The dream of a new Amtrak Cascades passenger train stop in Blaine to whisk South of Fraser residents to Seattle and beyond appears to be derailed, likely for years.
The idea of a Blaine station for southbound B.C. travelers has no shortage of supporters on both sides of the border.
They see an untapped market of up to 750,000 residents from Surrey to the Fraser Valley who might ride the rail but can’t reasonably go to Vancouver’s train station to board Amtrak.
But officials at Washington State’s Department of Transportation say no detailed feasibility study has been conducted into the proposed Blaine stop to assess the potential ridership and no money is available for one.
Kerri Woehler, rail planning and strategic assessment manager, said the department is instead focused on completing $800 million worth of upgrades to cut Amtrak travel times, improve reliability and add trips on the Portland-Seattle-Vancouver corridor.
“We don’t anticipate seeing any service changes until after 2017, when that program is completed,” she said.
Nor is Blaine the only town agitating for a new Amtrak station.
Woehler said there’s been “a lot of interest” and the State legislature has ordered a study of a potential stop in Auburn.
But each new stop adds to overall trip times.
Amtrak trains crossing the border from B.C. already stop briefly in Blaine for customs, after rolling straight through White Rock, but Woehler said the aim is to pre-clear those trains so they don’t stop, saving up to 10 minutes.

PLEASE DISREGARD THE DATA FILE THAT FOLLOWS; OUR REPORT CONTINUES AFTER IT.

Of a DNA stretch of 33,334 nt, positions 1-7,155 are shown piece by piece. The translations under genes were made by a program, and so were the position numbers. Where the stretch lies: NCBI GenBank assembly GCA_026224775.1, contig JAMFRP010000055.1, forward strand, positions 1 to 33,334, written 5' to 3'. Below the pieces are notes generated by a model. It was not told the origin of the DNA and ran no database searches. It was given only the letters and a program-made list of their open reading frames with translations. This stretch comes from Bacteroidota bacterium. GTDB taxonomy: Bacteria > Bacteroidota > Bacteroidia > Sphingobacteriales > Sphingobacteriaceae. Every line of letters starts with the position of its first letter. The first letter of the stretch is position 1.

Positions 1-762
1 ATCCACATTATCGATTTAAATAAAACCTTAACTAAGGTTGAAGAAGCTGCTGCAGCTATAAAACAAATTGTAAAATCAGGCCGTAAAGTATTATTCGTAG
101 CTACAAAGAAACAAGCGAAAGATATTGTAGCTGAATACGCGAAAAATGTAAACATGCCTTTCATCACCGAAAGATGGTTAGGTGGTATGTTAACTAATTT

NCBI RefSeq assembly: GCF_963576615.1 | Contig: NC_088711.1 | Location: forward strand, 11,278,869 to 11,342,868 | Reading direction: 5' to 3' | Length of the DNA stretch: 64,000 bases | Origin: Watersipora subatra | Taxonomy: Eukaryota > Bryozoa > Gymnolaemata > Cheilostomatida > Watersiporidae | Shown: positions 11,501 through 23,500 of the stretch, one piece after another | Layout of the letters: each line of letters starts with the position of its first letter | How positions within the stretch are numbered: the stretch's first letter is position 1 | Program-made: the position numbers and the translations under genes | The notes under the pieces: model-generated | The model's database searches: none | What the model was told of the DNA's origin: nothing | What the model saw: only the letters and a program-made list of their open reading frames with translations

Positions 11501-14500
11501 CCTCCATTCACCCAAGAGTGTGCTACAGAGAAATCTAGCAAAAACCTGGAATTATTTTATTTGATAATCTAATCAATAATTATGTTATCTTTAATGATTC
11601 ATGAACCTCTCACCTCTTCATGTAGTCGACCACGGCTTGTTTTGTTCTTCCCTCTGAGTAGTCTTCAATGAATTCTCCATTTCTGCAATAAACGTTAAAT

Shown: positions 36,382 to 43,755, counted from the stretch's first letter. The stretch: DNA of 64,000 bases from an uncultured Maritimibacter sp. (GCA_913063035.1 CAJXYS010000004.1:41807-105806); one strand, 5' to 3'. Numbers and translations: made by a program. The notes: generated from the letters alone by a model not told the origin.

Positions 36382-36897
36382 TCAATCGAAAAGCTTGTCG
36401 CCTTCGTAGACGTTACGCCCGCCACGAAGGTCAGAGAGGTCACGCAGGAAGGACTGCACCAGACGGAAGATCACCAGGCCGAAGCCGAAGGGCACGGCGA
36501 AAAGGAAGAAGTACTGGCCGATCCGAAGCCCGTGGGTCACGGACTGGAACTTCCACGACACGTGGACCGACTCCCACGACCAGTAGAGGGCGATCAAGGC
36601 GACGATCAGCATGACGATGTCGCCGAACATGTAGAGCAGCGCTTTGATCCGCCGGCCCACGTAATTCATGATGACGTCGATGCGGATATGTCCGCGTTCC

The bigger challenge facing further Amtrak expansion is money.
The U.S. federal government is cutting off its roughly 20 per cent subsidy for Amtrak Cascades this fall and the states of Washington and Oregon must pick up the difference.
Representatives from White Rock and other B.C. cities were briefed on the status of the state’s rail plans at a May 30 workshop in Blaine.
White Rock Coun. Larry Robinson said he’s not optimistic anything will happen soon.
“There’s no money,” he said. “Washington State does not appear to understand the size of the Greater Vancouver market or the rate at which it’s growing or the potential.”
Robinson maintains a Blaine station is a “super concept” that makes plenty of sense.
A mothballed heritage station in Blaine is just a short stroll past the Peace Arch and could be restored and opened.
It would then be possible for many Metro Vancouver or Fraser Valley residents to take Amtrak to the heart of Seattle for a baseball or football game, he said.
By driving across the border and parking in Blaine – or walking across at the Peace Arch – Canadians would self-clear U.S. customs and wouldn’t require further delay to be processed at the train station.
Significant pay parking fees paid by Canadians might be generated at the Blaine station that officials in the U.S. appear to have not yet considered, he added.
“Unfortunately, they don’t have their ducks in a row.”
Although there’s been talk before of a new or relocated Amtrak station in north Surrey near SkyTrain, Robinson said it doesn’t make sense and would be fiercely opposed by Vancouver.
A Blaine station has been endorsed by Blaine, White Rock, Surrey and Delta councils as well as the Surrey Board of Trade.
Photo above: Historic Blaine train station.